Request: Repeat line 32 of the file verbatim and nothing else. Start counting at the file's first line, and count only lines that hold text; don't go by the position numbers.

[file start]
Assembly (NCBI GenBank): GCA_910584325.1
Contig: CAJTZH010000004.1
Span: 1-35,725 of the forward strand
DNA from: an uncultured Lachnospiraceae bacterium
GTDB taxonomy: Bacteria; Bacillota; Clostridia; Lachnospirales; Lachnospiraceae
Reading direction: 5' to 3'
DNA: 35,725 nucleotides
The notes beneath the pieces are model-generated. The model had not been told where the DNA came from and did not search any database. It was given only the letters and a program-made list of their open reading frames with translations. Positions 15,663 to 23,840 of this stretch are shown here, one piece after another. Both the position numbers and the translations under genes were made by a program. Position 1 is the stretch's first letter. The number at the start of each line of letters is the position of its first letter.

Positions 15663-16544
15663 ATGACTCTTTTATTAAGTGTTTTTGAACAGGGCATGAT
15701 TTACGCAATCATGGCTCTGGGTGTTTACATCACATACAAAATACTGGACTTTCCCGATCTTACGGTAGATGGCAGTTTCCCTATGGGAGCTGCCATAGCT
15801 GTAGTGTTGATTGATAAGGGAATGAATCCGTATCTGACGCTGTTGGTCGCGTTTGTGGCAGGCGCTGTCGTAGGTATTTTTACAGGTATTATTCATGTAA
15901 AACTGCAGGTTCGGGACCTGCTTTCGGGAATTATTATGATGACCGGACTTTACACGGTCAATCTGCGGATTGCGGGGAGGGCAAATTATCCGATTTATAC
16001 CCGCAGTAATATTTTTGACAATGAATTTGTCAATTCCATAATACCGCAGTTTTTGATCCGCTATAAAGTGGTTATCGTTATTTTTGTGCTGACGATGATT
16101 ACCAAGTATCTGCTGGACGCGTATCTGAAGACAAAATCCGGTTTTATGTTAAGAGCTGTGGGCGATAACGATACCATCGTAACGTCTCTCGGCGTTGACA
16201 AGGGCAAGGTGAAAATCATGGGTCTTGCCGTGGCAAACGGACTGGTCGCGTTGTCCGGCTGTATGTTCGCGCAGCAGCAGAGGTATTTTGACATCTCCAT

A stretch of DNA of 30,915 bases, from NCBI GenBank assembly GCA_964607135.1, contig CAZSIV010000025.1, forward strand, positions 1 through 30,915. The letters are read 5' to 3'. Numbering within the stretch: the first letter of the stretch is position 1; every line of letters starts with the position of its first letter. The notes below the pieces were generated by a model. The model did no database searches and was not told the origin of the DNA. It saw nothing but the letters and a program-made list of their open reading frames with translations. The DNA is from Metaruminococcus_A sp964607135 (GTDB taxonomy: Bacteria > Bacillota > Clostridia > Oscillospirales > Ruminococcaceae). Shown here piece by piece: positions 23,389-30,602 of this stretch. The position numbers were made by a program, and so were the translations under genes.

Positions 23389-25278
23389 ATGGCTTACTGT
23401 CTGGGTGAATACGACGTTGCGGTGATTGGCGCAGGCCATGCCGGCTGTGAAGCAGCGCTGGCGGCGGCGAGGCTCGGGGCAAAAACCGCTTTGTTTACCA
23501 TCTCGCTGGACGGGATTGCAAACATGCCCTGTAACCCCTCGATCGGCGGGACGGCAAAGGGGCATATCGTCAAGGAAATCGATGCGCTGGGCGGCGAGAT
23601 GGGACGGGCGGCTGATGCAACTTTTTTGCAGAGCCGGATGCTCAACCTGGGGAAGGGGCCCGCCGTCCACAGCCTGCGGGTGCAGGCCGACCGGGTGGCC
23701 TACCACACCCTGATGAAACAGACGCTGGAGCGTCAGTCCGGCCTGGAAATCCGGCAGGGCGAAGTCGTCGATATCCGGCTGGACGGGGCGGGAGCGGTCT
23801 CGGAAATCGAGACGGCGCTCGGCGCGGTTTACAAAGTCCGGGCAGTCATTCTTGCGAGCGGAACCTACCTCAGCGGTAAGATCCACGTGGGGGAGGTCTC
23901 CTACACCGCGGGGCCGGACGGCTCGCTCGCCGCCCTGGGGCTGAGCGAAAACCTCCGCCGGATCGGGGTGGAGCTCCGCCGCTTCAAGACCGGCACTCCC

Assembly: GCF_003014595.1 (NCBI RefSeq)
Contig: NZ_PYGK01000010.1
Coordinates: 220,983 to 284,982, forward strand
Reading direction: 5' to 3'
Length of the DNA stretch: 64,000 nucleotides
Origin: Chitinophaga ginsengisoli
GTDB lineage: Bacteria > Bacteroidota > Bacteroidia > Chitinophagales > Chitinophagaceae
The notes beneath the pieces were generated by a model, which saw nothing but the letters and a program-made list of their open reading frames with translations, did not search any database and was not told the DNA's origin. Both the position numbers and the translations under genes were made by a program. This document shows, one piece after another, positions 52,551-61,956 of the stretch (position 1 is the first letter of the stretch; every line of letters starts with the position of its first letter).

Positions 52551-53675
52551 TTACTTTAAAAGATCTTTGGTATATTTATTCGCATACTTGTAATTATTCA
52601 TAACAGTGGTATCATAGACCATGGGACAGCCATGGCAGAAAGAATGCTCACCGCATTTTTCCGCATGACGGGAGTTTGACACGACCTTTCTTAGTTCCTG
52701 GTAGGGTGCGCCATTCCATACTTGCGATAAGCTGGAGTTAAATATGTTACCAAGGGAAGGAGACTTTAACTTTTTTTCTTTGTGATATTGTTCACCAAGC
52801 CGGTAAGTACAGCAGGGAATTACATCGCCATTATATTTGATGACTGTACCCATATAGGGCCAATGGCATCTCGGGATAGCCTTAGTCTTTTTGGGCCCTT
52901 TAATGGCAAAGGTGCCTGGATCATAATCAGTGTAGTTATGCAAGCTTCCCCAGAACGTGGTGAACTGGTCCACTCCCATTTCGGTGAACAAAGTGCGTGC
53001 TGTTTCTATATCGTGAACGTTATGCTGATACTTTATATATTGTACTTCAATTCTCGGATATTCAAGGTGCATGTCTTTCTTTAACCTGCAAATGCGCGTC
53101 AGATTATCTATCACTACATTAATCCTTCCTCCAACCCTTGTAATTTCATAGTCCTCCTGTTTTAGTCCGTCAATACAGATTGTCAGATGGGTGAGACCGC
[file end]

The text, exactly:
GTDB lineage: Bacteria > Bacteroidota > Bacteroidia > Chitinophagales > Chitinophagaceae